One of the trees which I believe was planted on purpose in prairie #1 is a Red Oak. Red Oaks are native to Wisconsin. They are distinguished from white oaks by the sharp points on their leaves (as opposed to the more rounded lobes of the white oaks, which seem to be preferred for planting around here). In the fall, the leaves will turn a beautiful, deep cranberry red in fall.
Wisconsin is not one of the prairie states, but large swathes of the state were covered in prairie before European settlement. Alongside the prairies were oak savannahs, which are a blend of pairie and woodland. They are estimated to have covered about 20% of our state. To be considered a savannah, a prairie must have less than 30% tree cover. As you can perhaps see from the photo above, the Western prairie patch at GDS may be on its way to exceeding that percentage, due to the volunteer trees that have taken root next to the red oak tree. Typically, the dominant trees in oak savannahs are, unsurprisingly, oaks but other trees pop up. This is a great resource to read up on the typical trees of the oak savannah.
In our prairie at GDS, rather than the black cherries, hickories and pines that tend to pop up in savannahs, we see aspen, field elm, and box elders. Perhaps this is due to the disturbed nature of the prairie and the mix of trees in the nearby hedgerow? The fact that these prairies have not been burned is also likely a factor. Wildfires played a hugely important role in both the prairies and the savannahs. Oaks dominated the savannahs because they were more likely than other trees to survive a wildfire. A lack of fires on restored prairies like the ones at GDS means other trees, which are not resistant to fire, can take hold and eventually turn the prairie into a woodland. This is where the western patch of prairie at GDS is headed.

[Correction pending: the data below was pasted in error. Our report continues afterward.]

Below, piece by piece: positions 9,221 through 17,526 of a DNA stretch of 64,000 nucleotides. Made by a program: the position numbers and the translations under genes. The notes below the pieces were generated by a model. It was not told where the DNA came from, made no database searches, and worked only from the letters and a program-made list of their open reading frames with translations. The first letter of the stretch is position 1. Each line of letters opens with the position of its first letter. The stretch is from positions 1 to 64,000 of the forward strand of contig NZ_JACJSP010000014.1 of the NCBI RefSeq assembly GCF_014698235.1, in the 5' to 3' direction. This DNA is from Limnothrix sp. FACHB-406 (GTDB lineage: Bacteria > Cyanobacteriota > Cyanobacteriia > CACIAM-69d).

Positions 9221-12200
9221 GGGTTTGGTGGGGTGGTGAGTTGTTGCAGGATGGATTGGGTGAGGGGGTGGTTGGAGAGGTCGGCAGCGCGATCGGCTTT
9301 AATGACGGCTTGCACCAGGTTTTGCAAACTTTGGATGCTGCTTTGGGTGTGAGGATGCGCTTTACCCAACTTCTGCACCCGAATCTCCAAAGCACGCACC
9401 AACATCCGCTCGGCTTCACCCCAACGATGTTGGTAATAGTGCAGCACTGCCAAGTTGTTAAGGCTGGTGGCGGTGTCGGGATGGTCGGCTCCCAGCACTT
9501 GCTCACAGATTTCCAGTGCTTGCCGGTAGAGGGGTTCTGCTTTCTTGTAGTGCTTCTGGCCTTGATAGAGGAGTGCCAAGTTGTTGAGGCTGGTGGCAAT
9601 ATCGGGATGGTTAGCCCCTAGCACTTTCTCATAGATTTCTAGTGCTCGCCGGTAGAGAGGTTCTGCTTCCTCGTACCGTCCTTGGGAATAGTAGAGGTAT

Let’s get back to the red oak, though, and why it is important. Oak trees support a huge number of species. I’ve seen resources that list the number of species dependent on them from 2,300-4,000. Whoever is right, I think we can agree that it is a huge number! This includes everything from black bears down to micro-organisms. And don’t forget us humans! While few of us eat acorns anymore (although perhaps that number is growing with current interest in foraging), we do seek oak trees out for their strong, beautiful wood.
In addition to using the wood, oak leaves, bark and galls can be used to make dyes of varying shades of brown, grey, ochre and mauve.
The bark can also be used to make tea to treat arthritis, diarrhea, and colds. The inner bark can also be applied to the skin to reduce inflammation. In both cases, the tannins seem to be the active ingredient.